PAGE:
Decide what you want to teach your dog

 All Golden Retriever owners aspire to have their dogs as well-trained as possible. Some also want to train them to adapt to the collar.

Some also need basic obedience training, such as: sit, stay, lie down, and leave. The rest of the tricks, skills, and behaviors required will depend on preferences and preferences for every owner and every dog.

Golden Retrievers prefer to hold and fetch, which is a great way to train them and a good skill to acquire. But that doesn't stop it if you'd rather teach your dog to tug of war or to chase a flying saucer.

The "speak" and "shake" tricks can be entertaining, but they are unnecessary.

If you travel or send your dog to a hostel often, you may want to train him to acclimatize to the crate first.

Depending on your dog's temperament, you should train him not to beg for something or jump on you when you come home, and not to act aggressively toward other dogs (although this latter behavior is generally uncommon with Golden Retrievers).

 

raising a golden retriever puppy to obedience

raising a golden retriever puppy to obedience

Decide what you will teach your puppy

 Obedience training consists of teaching your dog to do things according to verbal commands or hand signals.

 Basic commands such as “sit”, “come”, “leave” and “stay” are very important in helping you manage your dog’s affairs and ensure his safety, but there are also many other commands that you can teach him, such as: “shake” and “roll over” ', 'jump' and 'talk'.

 Most of these skills are taught in the same basic rewarding techniques, and we explain how to do this by teaching the puppy the command 'sit'.

Use the bait method to teach the command 'sit'

 Make sure to break up this exercise into several short sessions spread over several days.

Put a treat in your hand and extend it so the puppy can sniff it, then raise your hand above the back of his head.

As his eyes follow your hands as they go up, automatically he will sit up. Once he does, say "yes" or give him the reward. Keep doing this to make it easier to tempt him to sit down.

Now try doing the same thing again, but without any candy in your hands. Say "sit" and move your hand back, then give him the reward as soon as he sits down.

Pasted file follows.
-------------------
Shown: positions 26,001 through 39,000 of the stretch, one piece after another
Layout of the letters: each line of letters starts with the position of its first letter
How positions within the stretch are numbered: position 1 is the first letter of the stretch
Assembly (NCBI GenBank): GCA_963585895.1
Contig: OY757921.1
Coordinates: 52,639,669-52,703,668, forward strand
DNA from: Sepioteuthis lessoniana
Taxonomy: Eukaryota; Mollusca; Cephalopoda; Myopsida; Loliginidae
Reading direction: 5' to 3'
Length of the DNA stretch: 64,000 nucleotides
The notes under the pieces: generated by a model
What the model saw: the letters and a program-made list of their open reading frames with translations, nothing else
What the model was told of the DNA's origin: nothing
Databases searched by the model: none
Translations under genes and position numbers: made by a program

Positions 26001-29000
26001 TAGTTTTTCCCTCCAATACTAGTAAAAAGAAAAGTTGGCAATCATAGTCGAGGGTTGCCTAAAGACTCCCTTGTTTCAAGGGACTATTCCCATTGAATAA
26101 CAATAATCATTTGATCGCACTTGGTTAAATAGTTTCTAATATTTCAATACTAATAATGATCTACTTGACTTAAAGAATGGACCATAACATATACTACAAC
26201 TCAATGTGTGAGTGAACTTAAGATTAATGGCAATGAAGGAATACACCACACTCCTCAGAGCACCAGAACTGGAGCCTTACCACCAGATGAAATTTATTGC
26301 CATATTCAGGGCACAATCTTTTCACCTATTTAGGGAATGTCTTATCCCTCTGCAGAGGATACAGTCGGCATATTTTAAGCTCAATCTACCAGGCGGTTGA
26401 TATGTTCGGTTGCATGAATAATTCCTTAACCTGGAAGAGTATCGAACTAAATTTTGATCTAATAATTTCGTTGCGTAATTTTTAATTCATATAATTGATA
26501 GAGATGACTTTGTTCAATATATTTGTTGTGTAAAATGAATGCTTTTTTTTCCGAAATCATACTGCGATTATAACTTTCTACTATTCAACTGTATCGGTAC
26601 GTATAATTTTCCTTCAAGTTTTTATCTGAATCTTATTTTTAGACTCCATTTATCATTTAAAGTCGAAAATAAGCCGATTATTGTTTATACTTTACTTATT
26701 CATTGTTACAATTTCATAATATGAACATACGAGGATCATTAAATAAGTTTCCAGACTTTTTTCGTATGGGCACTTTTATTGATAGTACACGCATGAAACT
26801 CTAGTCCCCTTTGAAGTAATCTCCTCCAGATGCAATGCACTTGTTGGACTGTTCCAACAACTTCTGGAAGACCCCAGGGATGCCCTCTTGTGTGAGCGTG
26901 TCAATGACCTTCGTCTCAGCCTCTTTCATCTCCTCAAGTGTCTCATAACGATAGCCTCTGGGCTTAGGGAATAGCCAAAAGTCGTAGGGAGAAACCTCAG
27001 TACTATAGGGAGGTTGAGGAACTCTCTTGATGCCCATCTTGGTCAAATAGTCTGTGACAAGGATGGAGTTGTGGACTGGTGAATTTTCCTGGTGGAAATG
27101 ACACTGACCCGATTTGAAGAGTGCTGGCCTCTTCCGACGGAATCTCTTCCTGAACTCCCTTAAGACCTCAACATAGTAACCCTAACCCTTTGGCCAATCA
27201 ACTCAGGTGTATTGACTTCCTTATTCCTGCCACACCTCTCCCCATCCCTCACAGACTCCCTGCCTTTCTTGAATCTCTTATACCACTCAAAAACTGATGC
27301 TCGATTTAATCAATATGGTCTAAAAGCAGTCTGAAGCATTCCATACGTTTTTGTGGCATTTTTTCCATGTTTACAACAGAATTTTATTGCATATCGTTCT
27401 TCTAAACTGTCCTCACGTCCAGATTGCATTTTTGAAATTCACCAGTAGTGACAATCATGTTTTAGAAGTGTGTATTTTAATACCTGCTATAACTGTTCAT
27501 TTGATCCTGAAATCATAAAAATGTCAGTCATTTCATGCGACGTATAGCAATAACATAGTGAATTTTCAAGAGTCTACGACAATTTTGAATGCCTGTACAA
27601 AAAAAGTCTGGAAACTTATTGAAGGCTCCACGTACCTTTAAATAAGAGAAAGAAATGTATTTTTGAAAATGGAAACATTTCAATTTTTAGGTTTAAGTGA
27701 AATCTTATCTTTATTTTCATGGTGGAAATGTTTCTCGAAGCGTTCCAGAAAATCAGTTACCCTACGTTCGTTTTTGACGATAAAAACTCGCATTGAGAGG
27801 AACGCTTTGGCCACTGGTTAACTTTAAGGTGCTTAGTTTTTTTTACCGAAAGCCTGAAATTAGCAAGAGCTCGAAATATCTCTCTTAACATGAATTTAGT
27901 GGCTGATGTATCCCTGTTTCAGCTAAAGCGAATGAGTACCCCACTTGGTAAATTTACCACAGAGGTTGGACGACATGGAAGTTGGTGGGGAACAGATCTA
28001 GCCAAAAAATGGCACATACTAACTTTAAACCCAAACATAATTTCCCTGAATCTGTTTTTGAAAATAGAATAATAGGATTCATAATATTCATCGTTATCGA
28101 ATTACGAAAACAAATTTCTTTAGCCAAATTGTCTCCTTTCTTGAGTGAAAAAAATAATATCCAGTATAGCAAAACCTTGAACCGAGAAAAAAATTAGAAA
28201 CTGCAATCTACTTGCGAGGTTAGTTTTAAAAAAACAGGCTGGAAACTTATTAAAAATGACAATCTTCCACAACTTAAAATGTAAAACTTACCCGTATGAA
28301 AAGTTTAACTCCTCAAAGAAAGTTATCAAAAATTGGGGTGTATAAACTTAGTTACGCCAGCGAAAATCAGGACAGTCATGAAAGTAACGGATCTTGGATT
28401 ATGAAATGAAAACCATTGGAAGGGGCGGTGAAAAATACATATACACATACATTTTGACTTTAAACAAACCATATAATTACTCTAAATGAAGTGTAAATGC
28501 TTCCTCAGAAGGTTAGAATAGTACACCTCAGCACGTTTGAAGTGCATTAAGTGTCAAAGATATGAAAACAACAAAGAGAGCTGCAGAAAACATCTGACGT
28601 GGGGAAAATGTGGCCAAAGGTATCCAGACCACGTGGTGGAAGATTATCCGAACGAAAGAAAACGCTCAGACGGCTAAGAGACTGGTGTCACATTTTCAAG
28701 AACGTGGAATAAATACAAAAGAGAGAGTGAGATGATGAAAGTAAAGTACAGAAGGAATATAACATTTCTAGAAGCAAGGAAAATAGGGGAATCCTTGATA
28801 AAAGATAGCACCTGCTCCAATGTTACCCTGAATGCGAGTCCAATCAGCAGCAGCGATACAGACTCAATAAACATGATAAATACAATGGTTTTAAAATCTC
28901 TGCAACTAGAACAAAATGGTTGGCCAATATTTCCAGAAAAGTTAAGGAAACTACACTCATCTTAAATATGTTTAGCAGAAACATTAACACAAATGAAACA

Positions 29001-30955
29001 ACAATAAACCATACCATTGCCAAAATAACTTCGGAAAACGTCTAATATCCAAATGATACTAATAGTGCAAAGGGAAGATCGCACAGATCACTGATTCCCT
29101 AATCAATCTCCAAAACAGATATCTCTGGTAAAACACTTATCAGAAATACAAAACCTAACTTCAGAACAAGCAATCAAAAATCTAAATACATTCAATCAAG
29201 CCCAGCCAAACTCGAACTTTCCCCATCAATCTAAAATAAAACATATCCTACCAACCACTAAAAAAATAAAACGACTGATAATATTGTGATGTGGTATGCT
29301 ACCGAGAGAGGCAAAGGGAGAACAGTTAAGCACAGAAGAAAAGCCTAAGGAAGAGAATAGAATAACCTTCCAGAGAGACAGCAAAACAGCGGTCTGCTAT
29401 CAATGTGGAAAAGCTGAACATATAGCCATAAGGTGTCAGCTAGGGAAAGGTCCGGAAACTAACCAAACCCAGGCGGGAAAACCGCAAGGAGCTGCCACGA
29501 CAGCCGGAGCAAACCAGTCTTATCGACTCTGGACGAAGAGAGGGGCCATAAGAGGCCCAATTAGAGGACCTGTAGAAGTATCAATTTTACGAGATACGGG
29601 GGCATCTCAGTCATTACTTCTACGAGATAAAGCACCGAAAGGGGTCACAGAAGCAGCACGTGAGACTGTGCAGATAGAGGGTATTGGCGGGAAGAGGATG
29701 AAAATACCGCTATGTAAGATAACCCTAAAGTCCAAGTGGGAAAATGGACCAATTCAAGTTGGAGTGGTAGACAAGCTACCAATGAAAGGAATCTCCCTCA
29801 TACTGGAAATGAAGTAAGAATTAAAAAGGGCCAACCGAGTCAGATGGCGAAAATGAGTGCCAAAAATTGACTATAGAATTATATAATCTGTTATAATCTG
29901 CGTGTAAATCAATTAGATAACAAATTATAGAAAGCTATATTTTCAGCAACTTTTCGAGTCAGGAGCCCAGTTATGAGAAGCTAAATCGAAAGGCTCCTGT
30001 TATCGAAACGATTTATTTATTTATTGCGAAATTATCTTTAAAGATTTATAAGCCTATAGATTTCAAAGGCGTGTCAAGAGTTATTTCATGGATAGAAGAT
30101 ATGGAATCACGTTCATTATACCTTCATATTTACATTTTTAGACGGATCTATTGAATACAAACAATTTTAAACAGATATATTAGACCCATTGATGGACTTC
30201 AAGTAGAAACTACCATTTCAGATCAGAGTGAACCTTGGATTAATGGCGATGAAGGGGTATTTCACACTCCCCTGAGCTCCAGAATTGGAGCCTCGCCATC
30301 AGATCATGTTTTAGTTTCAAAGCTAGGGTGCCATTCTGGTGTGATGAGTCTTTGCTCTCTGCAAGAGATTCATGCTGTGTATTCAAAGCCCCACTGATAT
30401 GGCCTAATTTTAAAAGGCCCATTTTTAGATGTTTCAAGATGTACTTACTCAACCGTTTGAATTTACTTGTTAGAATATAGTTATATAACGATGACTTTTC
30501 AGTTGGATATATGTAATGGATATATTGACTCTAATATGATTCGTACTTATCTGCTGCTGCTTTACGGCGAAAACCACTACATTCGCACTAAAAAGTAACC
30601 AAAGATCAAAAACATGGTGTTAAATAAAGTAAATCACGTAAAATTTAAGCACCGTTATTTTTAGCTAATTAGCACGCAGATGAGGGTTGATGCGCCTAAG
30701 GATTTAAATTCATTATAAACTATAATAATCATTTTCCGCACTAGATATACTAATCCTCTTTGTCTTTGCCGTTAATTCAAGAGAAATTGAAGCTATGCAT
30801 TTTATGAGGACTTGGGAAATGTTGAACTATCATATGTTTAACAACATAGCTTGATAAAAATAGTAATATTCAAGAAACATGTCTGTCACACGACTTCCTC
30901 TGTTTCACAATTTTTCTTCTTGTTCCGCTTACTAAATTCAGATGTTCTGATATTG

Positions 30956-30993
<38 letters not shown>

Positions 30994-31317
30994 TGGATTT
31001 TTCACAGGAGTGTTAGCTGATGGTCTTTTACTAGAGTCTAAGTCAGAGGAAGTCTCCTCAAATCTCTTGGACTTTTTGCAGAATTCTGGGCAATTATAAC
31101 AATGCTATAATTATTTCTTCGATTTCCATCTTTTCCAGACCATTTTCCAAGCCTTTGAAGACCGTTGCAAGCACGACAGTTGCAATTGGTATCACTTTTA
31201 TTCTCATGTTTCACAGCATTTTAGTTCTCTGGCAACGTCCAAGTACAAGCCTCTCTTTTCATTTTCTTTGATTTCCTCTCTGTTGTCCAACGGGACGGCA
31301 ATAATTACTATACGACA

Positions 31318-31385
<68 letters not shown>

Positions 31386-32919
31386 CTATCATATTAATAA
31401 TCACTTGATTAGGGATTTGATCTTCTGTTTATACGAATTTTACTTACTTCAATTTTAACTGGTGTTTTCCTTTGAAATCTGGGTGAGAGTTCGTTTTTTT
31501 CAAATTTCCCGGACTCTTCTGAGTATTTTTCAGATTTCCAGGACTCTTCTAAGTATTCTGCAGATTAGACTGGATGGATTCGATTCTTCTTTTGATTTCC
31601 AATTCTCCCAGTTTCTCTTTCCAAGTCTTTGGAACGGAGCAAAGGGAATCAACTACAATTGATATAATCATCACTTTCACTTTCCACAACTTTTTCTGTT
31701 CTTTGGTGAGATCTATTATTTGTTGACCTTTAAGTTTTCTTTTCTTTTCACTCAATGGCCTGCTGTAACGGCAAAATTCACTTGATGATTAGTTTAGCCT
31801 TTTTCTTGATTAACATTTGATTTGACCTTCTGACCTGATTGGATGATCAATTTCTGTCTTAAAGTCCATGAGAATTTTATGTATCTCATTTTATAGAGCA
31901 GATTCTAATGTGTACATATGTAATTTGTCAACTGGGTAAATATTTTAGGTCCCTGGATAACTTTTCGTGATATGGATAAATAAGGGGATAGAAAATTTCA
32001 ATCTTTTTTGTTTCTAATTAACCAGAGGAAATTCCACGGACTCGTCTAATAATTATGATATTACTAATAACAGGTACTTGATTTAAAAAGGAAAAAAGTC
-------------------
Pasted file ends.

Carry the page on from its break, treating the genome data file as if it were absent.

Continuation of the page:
When your dog has mastered sitting with your hand empty, step back and use the same hand motion from a further distance, saying "sit."

Finally, say "sit" without moving the hand, and reward your dog when he does.

Use the pick-up method to teach him to sit

 Bring some treats and ignore your puppy while keeping a close eye on him. Once he is seated, immediately say "sit" and toss a piece of candy.

 Your dog will quickly learn to associate sitting with a reward.

 

raising a golden retriever puppy at home

raising a golden retriever puppy at home

Know when you should house train your puppy

 Begin house training the moment you bring your puppy home. After completing the trip, take your puppy to the place you have chosen to relieve himself and let him smell it.

 If he pees or poops in the right place, give him a treat. Take the puppy regularly to the toilet (every twenty minutes if possible), and after he urinates, reward him.

The dog usually needs to relieve himself immediately after eating, and also twenty minutes after eating.

 Take it out on both counts. This increases the likelihood that he will relieve himself in the right place.

This early stage includes a few happy coincidences that the dog's need is in the right place that calls for reward. But don't worry if he doesn't do it right, and don't ever punish him if he misses it at home.

Be positive and persistent

 Punishing your dog for defecating at home makes it more difficult to learn, while persistence and persistence are one of the best ways to teach your dog.

Produce food to your dog on certain dates

 Keep food away from him between meals. Regular feeding leads to regular times for your dog to urinate and defecate.

Take your puppy outside on a regular schedule

A consistent schedule is the best way to avoid accidents. Young puppies should be taken outside every hour in addition to after meals and at bedtime.

Dogs should be taken outside in the early morning, before going to bed, and before being left on their own.

A puppy can control urination for an estimated number of hours per day, divided into months.

Puppies can control their urination longer in the evening. A four-month-old puppy can handle not urinating at night.

Keep your eyes on your puppy to prevent accidents

 Of course, you don't want your puppy to get used to pooping around the house, so watch him carefully any time he's at home.

 Running, whining, walking around, smelling and leaving the room are signs that your puppy wants to pee, so get him out quickly.

Reserve your puppy when you are not able to monitor him

 Use a cage or a small room with a closed door or gate. As your puppy grows, you can increase the size of the space you keep him in, from a small room to several rooms. It's better to show him the most space right after he pees

Reward your puppy when he pees outside

During house training, you should always go out with your dog. Always take him to the same place so he can smell him and is encouraged to go alone. Reward him for urinating outside with praise, treats, or toys.